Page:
Complete rebuild was needed for this piece. Chime tubes will be fitted once the action is mounted in the tone chute.
Much work has been completed since the last update. For starters, the chamber now has a wall on the front of it! Given the large opening for the swell shades that is about bar height… my wife asked when the drinks were going to be served. After putting that wall up, the idea didn’t seem too bad! As always, my assistant, Ella was there to help in any way possible.
Work has also progressed with the winding system with the remainder of the 10” schedule 40 PVC arriving. Finally, the chime action has been completely disassembled and is in the process of being rebuilt. A recommendation from Jeff Weiler’s shop was to get a spool of 1/16” aircraft cable and ferrules / crimp tool. These would be used in place of string to tie the chime tubes. The size of the 1/16” ferrules just fit inside of the tube so they are not visible from looking at it. The advantage here is that you don’t have to worry about tubes falling down when the string fails.
Thanks to EMS Industrial for constructing the control panel for the organ. Although quite unnecessary, it will sure be neat to watch the meters dance around when the organ fires up and plays! The panel offers readings on logic rectifier voltage, magnet rectifier volts and amps, blower 1, 2 and vacuum pump wind and controls for the frequency drives that power the blowers. In addition to those functions, you can manually start the blowers individually as well as the rectifiers and vacuum pump. The instrument will normally be controlled by a single switch next to the relay counter upstairs.... but that is boring in nature so thus this panel!
After starting this project several months ago, it is finally finished thanks to the new primary box gaskets that were punched at Jeff Weiler's shop.
First off, thanks to my friend Gary Bieck for giving me this Wurlitzer Shuffle. Second, to answer the question of what is a Wurlitzer Shuffle. To explain, I'll describe what a Wurlitzer Surf is first. A surf is a box that is typically attached to a wind trunk, operating on static pressure. This box has a pneumatic inside that slides a piece of wood back and forth, allowing wind to escape from the box through a slit in the top. In-line with the slit is a piece of sheet metal that the wind passes over as it rushes out. The large pneumatic inside has a "bleed" screw that controls the rate it moves. The end effect sounds similar to the surf rolling in and out. Now that you understand a surf, apply the exact same concept (and design) to the shuffle, with the addition of a primary box that allows the large pneumatic inside to move quickly. This makes it possible to play the shuffle rhythmically. This particular shuffle got hit with water at some point during its life. Therefore, wood glue and lots of clamps were deployed during the restoration of this unit.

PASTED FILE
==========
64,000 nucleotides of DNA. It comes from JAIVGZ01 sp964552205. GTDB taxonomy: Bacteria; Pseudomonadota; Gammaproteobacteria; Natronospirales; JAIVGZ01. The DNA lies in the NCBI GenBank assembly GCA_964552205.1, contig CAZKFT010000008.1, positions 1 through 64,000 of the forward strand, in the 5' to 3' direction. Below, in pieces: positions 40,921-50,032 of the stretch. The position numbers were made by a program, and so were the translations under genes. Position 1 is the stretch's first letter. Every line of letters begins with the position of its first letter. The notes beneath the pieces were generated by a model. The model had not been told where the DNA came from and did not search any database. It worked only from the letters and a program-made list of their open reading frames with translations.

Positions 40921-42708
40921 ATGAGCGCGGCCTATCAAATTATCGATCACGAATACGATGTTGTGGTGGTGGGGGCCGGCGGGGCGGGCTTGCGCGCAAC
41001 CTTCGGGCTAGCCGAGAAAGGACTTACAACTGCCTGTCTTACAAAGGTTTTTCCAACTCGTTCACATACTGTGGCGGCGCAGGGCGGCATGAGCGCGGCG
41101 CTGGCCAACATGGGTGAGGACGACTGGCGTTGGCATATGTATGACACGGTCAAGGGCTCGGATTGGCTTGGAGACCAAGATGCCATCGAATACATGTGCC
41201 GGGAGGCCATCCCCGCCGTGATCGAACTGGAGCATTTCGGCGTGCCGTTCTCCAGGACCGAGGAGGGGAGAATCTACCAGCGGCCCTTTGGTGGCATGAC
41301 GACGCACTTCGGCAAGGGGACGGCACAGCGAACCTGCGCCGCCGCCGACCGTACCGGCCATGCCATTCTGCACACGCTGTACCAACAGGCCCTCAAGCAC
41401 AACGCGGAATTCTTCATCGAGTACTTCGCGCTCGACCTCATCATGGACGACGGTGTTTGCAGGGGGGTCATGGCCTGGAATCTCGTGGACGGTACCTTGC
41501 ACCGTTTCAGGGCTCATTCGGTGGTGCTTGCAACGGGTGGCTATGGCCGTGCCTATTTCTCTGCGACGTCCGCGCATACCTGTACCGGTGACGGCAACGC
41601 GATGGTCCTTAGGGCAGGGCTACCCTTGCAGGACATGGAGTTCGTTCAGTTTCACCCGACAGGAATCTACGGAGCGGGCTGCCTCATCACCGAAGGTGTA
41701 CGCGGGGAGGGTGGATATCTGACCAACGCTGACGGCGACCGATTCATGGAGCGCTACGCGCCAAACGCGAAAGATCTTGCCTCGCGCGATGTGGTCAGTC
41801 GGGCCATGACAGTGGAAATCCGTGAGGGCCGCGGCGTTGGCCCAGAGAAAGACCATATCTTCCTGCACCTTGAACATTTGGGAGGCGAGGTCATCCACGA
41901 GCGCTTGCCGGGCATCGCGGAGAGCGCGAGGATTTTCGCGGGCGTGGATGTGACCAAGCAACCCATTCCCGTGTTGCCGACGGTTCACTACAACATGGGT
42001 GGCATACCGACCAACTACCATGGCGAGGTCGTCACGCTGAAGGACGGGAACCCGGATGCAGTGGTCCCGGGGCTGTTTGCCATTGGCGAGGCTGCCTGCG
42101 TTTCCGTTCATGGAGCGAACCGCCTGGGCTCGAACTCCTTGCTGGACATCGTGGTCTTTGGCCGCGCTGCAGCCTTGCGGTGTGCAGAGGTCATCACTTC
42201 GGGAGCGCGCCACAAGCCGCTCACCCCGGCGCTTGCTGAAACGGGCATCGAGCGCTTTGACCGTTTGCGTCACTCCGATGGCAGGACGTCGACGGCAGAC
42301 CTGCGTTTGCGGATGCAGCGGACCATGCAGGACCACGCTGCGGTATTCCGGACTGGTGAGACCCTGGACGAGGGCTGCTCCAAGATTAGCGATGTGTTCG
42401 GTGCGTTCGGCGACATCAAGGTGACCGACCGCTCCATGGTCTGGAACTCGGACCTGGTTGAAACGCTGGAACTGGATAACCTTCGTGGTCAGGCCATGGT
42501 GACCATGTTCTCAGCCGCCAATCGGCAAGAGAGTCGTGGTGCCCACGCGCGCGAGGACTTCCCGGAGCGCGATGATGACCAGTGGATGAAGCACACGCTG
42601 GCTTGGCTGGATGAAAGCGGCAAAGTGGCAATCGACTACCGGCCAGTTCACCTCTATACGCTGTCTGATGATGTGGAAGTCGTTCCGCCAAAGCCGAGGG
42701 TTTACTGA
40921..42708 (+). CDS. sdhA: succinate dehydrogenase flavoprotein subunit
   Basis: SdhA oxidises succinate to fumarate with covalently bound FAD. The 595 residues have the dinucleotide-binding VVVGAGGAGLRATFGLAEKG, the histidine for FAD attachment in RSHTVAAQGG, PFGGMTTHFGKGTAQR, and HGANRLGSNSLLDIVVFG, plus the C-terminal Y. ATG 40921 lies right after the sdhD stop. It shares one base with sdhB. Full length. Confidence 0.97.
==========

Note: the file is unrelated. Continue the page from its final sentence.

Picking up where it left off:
Finished up the crash cymbal action. This one was an interesting design that I haven't seen up until this point. A double primary valve exists to fire the secondary. This is also the first time I experienced the self-tapping valves that Wurlitzer used in certain applications.
I had the opportunity to tour the shops of JL Weiler in Chicago. While there, I was introduced to the punch press, a machine that is used to punch holes in leather. In the case of an organ, there are many gaskets that need holes punched in certain places for screws to pass and wind channeling to function. Primary boxes contain three specialized gaskets with many varying sized holes in each. Although it is possible to punch these out by hand, a punch press greatly speeds things up. Arrangements were made to return with enough leather to punch 66 sets of primary box gaskets (198 total). Thank you Jeff Weiler and Mike Jacklin for making the photo below possible...!
For historical reference, the wood pictured below was had for a low price of only $778.93. About four times the cost as it was a year prior.
Due to COVID pandemic delays, the 10 replacement SAMs that were ordered back in November of 2020 finally arrived! They have been installed in the console to replace ones with burnt out coils. These are what the multi-colored stop tabs get mounted to. The coils with black foil around them are the magnets that move the switches up and down (on and off). The actual switch that tells the Uniflex relay that the stop is on or off is located towards the bottom of the board as the below image is oriented. It is called a reed switch and consists of two tiny pieces of metal that are moved together or apart based on magnetic fields produced by the magnets that are just above the switch.